3rd Walk it was the Heritage Walk round robin which was in 2013, Checkpoint 3 Teversal Visitor Centre  and checkpoint 7 Holbeck, the charity this year was Calow hospital Children’s room. This was not a cooking checkpoint but it was a long wait around. I had up some sandwiches and we welcomed the walkers into the checkpoint we had a drop out person who we took with us to the next checkpoint. As there was so much waiting around I got warned before hand I would get bored so at that time in my life I was I was really obsessed with making pompoms out of wool. I made about 10/20 pompoms. Our gazebo went for a fly over a wall in Holbeck which about four of us managed to get it . At Holbeck a walker was hunched over and walked and got into a car and was driven away we took that as he was retiring. Something I noticed was round robin was a lot less waiting around. It was a weird one not going to lie. I really enjoyed it. It was more relaxed but at the same time I liked the first two checkpoints because you would start early and finished earlier.

4th Walk it was Millers dale which was in 2014, Checkpoint 4 Grassmoor and Checkpoint 8 Elmton, the charity this year was Just Good Friends group. This year I struggled the most for a few reasons. I had a meltdown the night before, I was going through a lot that year but I managed to get through the day without too many issues. This year was the first year without the first aid cover from St Johns on certain checkpoints. Checkpoint 4 was a pub and I had a sneaky pint with a few non driving members of the group. We got people through checkpoint 4 and moved onto checkpoint 8. We were at the bottom of the hill and we had to use the toilet at the top of the hill in a pub. This checkpoint was so long but good thing about checkpoint 8 is people most of the time walk through the checkpoint because they are so desperate to finish. This checkpoint I was struggling a little bit in my head and I noticed people could be a bit more rude and abrupt on this checkpoint I understand why its because they are tired.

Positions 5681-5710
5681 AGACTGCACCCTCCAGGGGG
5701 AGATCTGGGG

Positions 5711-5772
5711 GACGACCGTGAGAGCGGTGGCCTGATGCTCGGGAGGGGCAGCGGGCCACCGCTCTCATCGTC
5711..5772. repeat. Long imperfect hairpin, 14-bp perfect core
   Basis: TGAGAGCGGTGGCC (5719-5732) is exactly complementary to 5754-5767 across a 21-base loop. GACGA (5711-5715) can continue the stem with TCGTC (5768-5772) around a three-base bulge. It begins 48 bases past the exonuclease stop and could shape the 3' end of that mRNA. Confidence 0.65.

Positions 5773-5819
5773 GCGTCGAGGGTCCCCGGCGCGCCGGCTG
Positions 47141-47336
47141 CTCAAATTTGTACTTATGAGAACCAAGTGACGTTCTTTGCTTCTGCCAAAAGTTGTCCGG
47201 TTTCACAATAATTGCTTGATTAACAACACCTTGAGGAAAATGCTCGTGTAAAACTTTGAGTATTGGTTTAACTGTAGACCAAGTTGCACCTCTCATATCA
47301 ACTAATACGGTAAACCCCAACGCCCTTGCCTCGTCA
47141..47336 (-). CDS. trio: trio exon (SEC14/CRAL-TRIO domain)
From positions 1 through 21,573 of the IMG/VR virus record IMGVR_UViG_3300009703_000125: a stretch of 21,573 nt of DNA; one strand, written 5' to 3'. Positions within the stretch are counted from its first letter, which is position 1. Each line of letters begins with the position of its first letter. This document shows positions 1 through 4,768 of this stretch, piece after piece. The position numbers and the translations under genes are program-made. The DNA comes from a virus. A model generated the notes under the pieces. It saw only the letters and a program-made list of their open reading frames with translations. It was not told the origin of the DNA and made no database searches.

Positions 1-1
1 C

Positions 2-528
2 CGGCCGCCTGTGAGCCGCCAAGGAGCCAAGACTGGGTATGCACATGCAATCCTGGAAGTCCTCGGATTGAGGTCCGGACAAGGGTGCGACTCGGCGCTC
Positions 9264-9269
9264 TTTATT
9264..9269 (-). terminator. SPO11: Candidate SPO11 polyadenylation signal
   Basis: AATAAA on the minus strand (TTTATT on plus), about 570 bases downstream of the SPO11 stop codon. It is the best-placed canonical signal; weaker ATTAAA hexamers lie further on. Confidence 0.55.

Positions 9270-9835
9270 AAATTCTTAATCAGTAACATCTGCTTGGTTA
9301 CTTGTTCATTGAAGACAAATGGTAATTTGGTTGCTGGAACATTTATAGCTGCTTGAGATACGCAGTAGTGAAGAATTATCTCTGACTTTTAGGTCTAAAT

5th walk it was Burton Joyce which was in 2015 back on Checkpoint 1 Oxton, checkpoint 5 Duncanwood and checkpoint 8 Creswell Crags the charity this year East Scarsdale explorers. This year I had a brand new job on the checkpoint which meant I was not much use at checkpoint because my new exciting job on the checkpoints was first aiding. I was the first aider on the checkpoint and I was so excited. Checkpoint one people most of the time come in, have a bite to eat and leave. Sometimes they walk through and sometimes they grab a bacon butty and eat it on the walk. Checkpoint 5 I did a lot blister care I also did some first aid fun stuff. A walker was sick so I was a ninja with one hand I grabbed water with the other I grabbed a chair for the person to sit down. I was used to sickness situations so it didn’t phase me. I gave a lot of encouragement to the walkers people were really struggling that year due to the heat and there was something in the air that year. After we went through checkpoint 5 dad and I went to join mum on checkpoint. The first Aiders on this checkpoint had been walking between checkpoint 8 and checkpoint 7. So I did some first aid when they weren’t around and it was weird doing first aid on people I had done first aid on earlier. Everyone went through the checkpoint and the walk was finished for another year.